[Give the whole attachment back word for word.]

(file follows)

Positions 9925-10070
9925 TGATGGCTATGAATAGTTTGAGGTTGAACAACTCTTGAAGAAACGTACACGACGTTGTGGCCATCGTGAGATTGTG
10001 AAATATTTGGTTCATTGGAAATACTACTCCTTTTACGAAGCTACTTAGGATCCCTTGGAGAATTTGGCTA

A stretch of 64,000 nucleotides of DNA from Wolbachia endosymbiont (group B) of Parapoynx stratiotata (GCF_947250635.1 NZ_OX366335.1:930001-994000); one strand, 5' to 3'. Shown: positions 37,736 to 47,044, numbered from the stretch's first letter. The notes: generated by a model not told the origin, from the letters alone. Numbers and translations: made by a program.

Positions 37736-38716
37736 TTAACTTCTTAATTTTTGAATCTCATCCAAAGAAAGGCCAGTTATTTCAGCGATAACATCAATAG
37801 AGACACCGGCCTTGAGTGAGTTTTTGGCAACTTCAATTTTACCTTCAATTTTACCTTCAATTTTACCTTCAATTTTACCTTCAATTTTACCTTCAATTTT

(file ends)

Positions 9925-10070
9925 TGATGGCTATGAATAGTTTGAGGTTGAACAACTCTTGAAGAAACGTACACGACGTTGTGGCCATCGTGAGATTGTG
10001 AAATATTTGGTTCATTGGAAATACTACTCCTTTTACGAAGCTACTTAGGATCCCTTGGAGAATTTGGCTA

A stretch of 64,000 nucleotides of DNA from Wolbachia endosymbiont (group B) of Parapoynx stratiotata (GCF_947250635.1 NZ_OX366335.1:930001-994000); one strand, 5' to 3'. Shown: positions 37,736 to 47,044, numbered from the stretch's first letter. The notes: generated by a model not told the origin, from the letters alone. Numbers and translations: made by a program.

Positions 37736-38716
37736 TTAACTTCTTAATTTTTGAATCTCATCCAAAGAAAGGCCAGTTATTTCAGCGATAACATCAATAG
37801 AGACACCGGCCTTGAGTGAGTTTTTGGCAACTTCAATTTTACCTTCAATTTTACCTTCAATTTTACCTTCAATTTTACCTTCAATTTTACCTTCAATTTT